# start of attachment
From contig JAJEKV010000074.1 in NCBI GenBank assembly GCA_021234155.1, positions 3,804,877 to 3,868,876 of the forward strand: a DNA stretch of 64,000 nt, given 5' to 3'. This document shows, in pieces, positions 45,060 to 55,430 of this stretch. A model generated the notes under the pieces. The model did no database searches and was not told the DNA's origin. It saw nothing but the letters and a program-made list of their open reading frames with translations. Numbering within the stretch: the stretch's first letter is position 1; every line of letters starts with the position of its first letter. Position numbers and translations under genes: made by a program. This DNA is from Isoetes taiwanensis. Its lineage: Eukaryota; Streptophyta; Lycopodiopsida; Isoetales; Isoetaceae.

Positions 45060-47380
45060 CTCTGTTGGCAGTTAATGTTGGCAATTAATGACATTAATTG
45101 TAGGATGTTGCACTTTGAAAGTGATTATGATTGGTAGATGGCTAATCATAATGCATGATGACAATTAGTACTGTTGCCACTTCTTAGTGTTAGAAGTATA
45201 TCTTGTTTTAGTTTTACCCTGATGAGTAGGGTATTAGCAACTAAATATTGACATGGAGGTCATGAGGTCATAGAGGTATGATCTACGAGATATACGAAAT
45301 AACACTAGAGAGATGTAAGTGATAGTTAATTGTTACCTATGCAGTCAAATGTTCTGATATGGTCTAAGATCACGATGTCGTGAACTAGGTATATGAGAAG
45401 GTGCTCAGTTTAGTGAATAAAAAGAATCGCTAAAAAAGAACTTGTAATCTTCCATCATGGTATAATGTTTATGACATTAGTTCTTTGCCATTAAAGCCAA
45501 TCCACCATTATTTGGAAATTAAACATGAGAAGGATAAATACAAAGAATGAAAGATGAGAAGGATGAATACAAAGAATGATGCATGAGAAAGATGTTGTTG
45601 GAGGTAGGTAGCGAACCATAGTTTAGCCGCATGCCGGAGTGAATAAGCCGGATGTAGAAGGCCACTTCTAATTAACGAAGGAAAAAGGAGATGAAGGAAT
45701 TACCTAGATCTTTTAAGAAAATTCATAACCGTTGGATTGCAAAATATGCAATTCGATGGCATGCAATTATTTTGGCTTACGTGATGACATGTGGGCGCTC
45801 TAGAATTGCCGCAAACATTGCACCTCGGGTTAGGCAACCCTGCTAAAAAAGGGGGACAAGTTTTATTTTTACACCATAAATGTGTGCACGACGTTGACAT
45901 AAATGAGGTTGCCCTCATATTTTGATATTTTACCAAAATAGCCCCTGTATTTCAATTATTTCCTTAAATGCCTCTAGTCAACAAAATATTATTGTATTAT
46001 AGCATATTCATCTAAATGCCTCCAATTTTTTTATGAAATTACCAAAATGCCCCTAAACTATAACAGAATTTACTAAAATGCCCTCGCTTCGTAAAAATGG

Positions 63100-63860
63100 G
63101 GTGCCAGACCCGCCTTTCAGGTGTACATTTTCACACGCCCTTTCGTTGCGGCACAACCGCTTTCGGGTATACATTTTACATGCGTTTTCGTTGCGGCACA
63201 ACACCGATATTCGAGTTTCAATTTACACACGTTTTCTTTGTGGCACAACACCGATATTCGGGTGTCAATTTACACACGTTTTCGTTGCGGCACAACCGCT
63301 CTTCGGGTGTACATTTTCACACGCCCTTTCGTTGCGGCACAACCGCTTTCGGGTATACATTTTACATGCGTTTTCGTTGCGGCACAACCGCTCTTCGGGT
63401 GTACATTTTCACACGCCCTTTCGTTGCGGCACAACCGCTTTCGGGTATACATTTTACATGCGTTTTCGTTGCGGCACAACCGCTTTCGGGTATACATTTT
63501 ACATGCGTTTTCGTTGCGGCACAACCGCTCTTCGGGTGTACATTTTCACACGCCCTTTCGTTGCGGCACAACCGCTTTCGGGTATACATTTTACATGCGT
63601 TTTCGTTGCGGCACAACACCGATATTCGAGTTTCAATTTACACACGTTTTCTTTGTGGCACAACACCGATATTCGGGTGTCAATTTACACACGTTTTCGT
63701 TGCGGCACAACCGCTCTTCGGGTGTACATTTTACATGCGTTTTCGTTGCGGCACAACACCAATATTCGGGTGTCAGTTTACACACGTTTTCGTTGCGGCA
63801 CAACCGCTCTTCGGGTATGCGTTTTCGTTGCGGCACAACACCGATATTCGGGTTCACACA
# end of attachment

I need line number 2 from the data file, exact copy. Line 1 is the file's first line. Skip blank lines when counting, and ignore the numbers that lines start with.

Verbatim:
Positions 45060-47380